The musical "Fiorello!" is cherished by many theatergoers, some who remember the original Broadway staging, and now the praised Berkshire Theater Group's production has been brought to New York in a largely enjoyable, intimate version. The show, of course, honors the colorful, legendary New York Mayor Fiorello H. La Guardia, remembered as an energetic, active leader who fought corruption, raced to fires and read the comics over the radio when there was a newspaper strike. He is romanticized in the musical's book by Jerome Weidman and George Abbott, but the music by Jerry Bock and witty lyrics of Sheldon Harnick are chief attractions. The most famous song is probably the hilarious "Little Tin Box," with political cronies making fun of the explanations by politicos being investigated that high living on meager salaries could be explained by frugalities like saving on lunches and putting the money in a little tin box. I am pleased to report that in this production the number is as uproarious as ever.
Directed by Bob Moss, the enthusiastic company puts plenty of spirit into the show, which follows La Guardia from his early days through serving in World War I, his period as a populist Congressman, initial defeat for mayor, and the decision to run for mayor again, this time destined to be elected. We follow his marriage to Thea (Rebecca Brudner), and the yearning of his assistant Marie (Katie Birenboim), who harbors a deep love for him through the years. We also get to meet the men around his campaigns, folks who come to him for help and his enemies, all very well portrayed.
Despite the appealing acting by Austin Scott Lombardi in the title role, it must be faced that he looks nothing like La Guardia, who was a short, stout, gruff little guy. Lombardi is a handsome leading man type, which works nicely in the love scenes. But his turning on the heat as the political La Guardia is at odds with the image. In the original Broadway production Tom Bosley was a close fit.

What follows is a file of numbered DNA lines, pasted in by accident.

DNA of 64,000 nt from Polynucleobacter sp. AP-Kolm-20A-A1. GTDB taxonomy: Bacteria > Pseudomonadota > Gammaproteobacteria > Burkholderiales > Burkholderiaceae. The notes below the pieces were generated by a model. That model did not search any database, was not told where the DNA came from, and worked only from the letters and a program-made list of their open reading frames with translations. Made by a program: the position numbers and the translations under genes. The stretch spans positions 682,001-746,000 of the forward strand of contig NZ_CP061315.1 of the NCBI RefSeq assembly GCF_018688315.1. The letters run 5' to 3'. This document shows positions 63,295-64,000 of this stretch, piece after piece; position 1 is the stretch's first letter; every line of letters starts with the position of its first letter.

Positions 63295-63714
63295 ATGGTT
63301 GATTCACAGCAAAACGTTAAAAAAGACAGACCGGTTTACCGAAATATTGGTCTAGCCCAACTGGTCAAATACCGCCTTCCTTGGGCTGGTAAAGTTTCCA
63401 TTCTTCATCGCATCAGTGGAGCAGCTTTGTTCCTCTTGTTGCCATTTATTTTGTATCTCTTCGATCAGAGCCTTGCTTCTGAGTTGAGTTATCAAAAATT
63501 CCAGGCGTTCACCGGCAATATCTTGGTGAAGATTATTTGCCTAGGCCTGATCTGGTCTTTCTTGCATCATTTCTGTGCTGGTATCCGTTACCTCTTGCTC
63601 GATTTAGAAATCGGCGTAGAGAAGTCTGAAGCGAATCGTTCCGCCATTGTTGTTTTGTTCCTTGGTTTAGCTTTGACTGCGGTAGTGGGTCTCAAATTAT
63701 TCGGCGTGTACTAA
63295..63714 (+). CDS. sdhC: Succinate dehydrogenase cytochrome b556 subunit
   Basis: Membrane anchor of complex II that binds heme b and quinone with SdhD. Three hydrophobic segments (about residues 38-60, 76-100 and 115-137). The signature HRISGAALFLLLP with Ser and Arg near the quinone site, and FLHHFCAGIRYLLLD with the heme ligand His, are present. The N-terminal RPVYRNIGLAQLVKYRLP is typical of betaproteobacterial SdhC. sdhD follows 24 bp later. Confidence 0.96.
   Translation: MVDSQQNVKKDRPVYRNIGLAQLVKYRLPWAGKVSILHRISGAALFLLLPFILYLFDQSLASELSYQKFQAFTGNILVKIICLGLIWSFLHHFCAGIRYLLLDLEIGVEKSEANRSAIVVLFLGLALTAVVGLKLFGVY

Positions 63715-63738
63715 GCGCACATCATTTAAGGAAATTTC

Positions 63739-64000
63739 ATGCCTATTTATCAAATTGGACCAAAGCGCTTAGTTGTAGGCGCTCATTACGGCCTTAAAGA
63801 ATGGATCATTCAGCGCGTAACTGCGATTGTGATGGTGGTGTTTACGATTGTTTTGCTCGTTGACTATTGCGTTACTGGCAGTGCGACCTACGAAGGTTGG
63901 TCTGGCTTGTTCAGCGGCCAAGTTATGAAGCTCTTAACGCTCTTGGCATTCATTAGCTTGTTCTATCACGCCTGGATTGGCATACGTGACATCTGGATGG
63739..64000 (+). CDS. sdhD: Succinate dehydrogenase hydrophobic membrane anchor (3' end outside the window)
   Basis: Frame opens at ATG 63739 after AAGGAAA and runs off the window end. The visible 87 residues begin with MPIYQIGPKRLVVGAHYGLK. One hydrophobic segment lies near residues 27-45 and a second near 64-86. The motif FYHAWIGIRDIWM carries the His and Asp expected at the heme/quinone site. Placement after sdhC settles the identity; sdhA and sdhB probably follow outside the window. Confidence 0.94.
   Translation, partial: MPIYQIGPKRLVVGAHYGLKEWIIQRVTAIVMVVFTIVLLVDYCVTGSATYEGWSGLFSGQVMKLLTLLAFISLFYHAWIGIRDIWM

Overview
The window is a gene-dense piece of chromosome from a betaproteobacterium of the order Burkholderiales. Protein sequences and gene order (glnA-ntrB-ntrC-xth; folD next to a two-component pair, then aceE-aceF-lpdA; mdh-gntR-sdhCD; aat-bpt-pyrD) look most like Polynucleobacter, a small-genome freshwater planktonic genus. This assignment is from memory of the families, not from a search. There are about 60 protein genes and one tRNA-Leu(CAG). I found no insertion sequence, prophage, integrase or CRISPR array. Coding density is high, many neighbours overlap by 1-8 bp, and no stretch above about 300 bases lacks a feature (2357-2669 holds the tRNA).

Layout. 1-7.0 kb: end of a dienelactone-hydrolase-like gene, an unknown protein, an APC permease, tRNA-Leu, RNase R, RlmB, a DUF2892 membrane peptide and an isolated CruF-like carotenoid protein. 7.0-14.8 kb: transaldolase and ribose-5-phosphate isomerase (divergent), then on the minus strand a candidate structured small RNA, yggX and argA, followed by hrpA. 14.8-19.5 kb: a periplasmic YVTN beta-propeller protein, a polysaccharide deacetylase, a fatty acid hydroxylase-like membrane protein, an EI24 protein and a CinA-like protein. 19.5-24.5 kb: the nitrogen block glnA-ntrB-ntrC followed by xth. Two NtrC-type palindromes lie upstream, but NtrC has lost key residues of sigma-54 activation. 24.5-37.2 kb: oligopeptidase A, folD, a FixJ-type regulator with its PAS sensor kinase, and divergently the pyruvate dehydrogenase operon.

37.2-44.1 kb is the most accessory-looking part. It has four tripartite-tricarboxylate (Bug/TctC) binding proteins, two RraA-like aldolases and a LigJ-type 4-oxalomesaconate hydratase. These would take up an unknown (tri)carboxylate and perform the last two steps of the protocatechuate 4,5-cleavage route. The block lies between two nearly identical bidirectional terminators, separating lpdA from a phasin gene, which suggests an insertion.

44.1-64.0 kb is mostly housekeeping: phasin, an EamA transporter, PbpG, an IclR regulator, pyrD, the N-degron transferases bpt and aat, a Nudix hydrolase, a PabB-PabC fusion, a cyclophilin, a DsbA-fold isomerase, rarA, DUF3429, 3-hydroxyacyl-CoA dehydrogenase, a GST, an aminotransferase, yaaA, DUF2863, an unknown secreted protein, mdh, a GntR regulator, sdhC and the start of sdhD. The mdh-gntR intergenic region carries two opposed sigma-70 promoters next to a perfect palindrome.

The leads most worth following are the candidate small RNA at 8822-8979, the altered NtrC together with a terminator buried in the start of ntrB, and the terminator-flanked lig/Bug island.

However, it should be noted that many of today's generation don't know much about La Guardia and thus have no comparison and can better enjoy Lombardi's looks and interpretation and go with the appeal of this staging.
There is some snappy choreography by Michael Callahan, and the small stage is used to advantage with much skill. The book can get heavy at times, true also in the original. However the larger Broadway staging, counterblanced with an eyeful of broader numbers helped overwhelm the weak spots.
But whatever quibbles one may find here, this staging is an admirable, welcomely enjoyable opportunity to see this show that has been so beloved by many. There are numerous numbers that grab you, such as "Politics and Poker," "The Name's La Guardia," "I Love a Cop," "When Did I Fall in Love?" and "The Very Next Man." Instead of an orchestra there is talented Robert Frost on the keyboard, with Alev Goce Erem on violin. Much praise is due scenic designer Brendan F. Doyle for the very clever miniture buildings moved about and suggesting the look of Manhattan.
One more pertinent observation: Labor problems and political corruption depicted in the course of the musical bio don' t go out of style. At the East 13th Street Theater, home of the Classic Stage Company, 136 East 13th Street. Reviewed September 10, 2016.